Can A Lab-Made Jelly Fish Help Fix Your Heart?

By Amir Khan on July 22, 2012 7:14 PM EDT

Jellyfish
A lab-made jellyfish may be the unlikely first step towards fixing damaged hearts, according to a new study, published in the journal Nature Biotechnology on Sunday (Photo: Creative Commons)

A lab-made jellyfish may be the unlikely first step towards fixing damaged hearts, according to a new study, published in the journal Nature Biotechnology on Sunday. Researchers bioengineered a jellyfish that can swim out of silicon and muscle cells - a first step in creating working cells for patients with damaged hearts.

"A big goal of our study was to advance tissue engineering," Janna Nawroth, study coauthor and doctoral student in biology at Caltech, said in a statement. "[Our idea] was that we would make jellyfish functions-swimming and creating feeding currents-as our target and then build a structure based on that information."

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Dr. Kevin Kit Parker, another of the study's coauthors and a bioengineer at Harvard University, said he spent years searching for a good model of the human heart. One day, while at the aquarium, he was struck at how a jellyfish, which uses muscles to propel itself through water, is eerily similar to the way a human heart pumps blood.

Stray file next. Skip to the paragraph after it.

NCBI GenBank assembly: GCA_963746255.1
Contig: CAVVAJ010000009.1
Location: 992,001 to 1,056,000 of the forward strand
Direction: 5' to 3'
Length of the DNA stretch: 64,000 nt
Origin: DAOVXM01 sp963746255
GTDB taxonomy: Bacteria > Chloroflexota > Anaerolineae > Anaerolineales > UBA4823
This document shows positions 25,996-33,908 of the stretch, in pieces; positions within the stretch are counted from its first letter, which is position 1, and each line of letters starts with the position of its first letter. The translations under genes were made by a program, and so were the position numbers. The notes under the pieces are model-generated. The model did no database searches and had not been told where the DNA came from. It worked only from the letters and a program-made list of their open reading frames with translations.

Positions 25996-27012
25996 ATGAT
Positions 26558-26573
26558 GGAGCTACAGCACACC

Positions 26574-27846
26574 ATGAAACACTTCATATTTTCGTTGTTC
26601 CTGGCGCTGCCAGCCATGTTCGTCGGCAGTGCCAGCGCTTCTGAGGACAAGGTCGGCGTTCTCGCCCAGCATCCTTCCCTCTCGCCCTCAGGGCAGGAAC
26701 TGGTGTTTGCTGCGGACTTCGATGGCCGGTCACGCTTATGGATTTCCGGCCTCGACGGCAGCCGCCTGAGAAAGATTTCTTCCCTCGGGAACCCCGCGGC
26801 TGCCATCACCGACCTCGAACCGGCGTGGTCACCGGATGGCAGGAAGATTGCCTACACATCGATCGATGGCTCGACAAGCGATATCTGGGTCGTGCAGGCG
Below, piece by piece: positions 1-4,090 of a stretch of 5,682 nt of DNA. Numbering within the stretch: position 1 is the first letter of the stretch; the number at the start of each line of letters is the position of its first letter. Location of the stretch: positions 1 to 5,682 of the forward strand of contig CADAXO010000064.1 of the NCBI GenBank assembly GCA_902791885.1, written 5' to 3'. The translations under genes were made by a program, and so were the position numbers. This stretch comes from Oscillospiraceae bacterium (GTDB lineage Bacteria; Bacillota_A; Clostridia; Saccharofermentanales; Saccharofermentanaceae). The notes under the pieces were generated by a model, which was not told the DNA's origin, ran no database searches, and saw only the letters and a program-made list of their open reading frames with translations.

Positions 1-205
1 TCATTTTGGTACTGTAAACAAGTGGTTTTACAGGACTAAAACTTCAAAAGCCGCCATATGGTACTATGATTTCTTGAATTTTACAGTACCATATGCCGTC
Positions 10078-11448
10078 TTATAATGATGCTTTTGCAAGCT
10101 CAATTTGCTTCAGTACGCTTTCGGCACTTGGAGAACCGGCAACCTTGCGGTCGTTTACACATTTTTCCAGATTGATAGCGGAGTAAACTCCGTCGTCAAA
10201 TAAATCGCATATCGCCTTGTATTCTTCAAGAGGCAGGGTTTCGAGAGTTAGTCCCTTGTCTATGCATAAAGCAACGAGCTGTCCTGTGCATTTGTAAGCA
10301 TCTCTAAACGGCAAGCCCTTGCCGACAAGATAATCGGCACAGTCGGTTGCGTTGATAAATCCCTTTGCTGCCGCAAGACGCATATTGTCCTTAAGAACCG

"I started looking at marine organisms that pump to survive," he said. "Then I saw a jellyfish at the New England Aquarium, and I immediately noted both similarities and differences between how the jellyfish pumps and the human heart. The similarities help reveal what you need to do to design a bio-inspired pump."

Researchers placed the jellyfish in a salty fluid that can conduct electricity and administered a current, which caused it to expand and contract, much like a heart cell pumps. Researchers hope this process can one day be used to create beating heart cells.

The next step is to create a jellyfish that can seek out food on its own and activate its muscles internally, much like a real jellyfish.

"We're reimagining how much we can do in terms of synthetic biology," John Dabiri, professor of aeronautics and bioengineering at Caltech, who helped construct the robot, said in a statement. "A lot of work these days is done to engineer molecules, but there is much less effort to engineer organisms. I think this is a good glimpse into the future of re-engineering entire organisms for the purposes of advancing biomedical technology. We may also be able to engineer applications where these biological systems give us the opportunity to do things more efficiently, with less energy usage."

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